This volume is an outgrowth of "Consumption, Population and the Environment: Religion and Science Envision Equity for an Altered Creation" a conference cosponsored by the Boston Theological Institute and the American Association for the Advancement of Science. Held in November 1995 in Weston, Massachusetts, the conference brought together more than 250 scientists and people of religious faith to discuss scientific and religious perspectives regarding the impact of consumption patterns and population trends on the environment; to envision alternative and more equitable value systems, economic arrangements, and technologies; and to consider the potential contributions of religious communities to developing a more sustainable future. The focus of the conference and this volume raise two questions: First, why have a dialogue between the scientific and religious communities relating to the environment, and, second, why should such a dialogue focus on the issues of consumption and population?
Relationship between Science and Religion
The philosopher Alfred North Whitehead once described science and religion as "the two strongest general forces (apart from the mere impulses of the various senses) which influence men." Taking up this theme, a World Council of Churches publication titled Faith, Science and the Future characterizes faith and science as two human ventures: "One meets the world with an inquiring intelligence. It values accurate, testable knowledge. It experiences the sheer joy of knowing, of understanding the world, of making discoveries and the power of prediction and control." This, of course, is the venture of science and technology, but, as the authors remind us, in some ways science is also a venture of faith, faith in the ultimate rationality and knowability of the world. Religious faith, in contrast, "meets the world in wonder, trust and commitment. It values the relations of persons to each other and to their ultimate source and destiny. It glories in the beauty of holiness and the responsibility of service." And it might be added that religious faith also pursues truth and understanding—however, with different methodologies and approaches than science does. Although both science and religion are essential to human understanding, their relationship has sometimes been problematic.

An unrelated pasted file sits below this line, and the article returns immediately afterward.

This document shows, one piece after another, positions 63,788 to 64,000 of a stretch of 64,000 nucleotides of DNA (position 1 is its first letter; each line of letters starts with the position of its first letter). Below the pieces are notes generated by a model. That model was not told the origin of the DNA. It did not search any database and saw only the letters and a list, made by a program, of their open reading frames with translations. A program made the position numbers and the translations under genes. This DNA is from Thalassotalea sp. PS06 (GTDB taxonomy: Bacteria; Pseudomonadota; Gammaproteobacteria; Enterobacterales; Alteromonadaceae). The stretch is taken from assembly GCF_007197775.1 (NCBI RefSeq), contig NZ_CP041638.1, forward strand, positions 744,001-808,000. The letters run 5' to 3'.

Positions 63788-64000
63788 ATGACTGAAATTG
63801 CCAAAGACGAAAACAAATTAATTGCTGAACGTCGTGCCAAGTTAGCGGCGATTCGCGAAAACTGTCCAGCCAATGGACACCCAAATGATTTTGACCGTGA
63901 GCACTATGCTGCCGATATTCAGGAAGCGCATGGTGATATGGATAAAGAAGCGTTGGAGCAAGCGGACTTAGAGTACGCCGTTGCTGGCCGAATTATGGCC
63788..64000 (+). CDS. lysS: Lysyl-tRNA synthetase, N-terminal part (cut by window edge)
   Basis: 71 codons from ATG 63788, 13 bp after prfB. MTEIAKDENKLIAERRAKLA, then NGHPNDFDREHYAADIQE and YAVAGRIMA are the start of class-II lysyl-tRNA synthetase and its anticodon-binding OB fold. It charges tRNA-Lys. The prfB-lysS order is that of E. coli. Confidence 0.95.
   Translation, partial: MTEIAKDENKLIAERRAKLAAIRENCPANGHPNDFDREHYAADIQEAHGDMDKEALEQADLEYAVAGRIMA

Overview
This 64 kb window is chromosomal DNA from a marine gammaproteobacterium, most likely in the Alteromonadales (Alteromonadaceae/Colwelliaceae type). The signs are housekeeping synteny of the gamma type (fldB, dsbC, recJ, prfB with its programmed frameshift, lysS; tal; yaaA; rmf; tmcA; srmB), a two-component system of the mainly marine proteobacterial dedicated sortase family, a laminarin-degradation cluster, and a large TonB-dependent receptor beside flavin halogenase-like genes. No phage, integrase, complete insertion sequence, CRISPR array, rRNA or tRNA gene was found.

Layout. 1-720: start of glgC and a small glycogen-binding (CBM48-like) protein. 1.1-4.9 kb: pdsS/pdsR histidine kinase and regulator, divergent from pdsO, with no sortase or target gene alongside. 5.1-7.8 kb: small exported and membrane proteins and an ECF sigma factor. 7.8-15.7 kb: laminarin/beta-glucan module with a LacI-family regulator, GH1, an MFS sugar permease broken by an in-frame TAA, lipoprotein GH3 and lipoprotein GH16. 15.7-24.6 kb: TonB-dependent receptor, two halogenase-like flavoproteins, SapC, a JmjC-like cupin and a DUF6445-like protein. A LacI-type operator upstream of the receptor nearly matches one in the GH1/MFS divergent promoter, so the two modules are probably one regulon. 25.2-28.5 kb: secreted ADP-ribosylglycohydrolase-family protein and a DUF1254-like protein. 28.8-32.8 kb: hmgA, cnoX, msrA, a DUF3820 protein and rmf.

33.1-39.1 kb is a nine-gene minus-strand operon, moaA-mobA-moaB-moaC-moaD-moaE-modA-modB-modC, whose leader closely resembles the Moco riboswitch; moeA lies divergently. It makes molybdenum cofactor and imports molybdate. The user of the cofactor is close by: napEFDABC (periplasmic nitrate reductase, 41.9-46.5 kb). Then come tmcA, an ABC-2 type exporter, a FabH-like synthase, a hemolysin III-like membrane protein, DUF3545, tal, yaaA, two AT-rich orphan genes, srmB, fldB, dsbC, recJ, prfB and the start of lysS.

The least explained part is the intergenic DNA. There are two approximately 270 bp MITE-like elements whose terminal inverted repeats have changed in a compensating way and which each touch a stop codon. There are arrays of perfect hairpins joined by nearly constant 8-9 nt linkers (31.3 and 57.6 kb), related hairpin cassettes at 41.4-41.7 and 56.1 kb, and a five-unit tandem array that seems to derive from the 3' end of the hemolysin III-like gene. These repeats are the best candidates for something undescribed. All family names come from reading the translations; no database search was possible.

The relationship between the two ventures has frequently been portrayed as one of warfare, and various historical instances of conflict are well known. The Vatican's condemnation of Galileo for accepting the Copernican view of a heliocentric (suncentered) universe is often cited as one example. The decision to burn at the stake Giordano Bruno, a sixteenth-century astronomer and philosopher, because of the tenacity with which he maintained his unorthodox ideas of an infinite universe and a multiplicity of worlds also constitutes part of the litany of the supposed incompatibility of religious and scientific principles. A third example is that of the 1925 Scopes trial, in which it was argued that the teaching of evolution in the schools should be forbidden because it is contrary to scripture.
However, the conflict model simplifies and distorts a complex historical relationship. Historians remind us that modern empirical western science "was cast in a matrix of Christian theology. The dynamism of religious devotion, shaped by the Judeo-Christian dogma of creation, gave it impetus." According to Lynn White, by the early thirteenth century in the Latin West, natural theology was moving away from a focus on decoding the physical symbols of God's communication with humanity and was making more of an effort to understand God's mind by discovering how the creation operates. Up to and including Leibnitz and Galileo, scientists typically explained their motivation in religious terms. Not until the late eighteenth century did scientists secularize their vocations.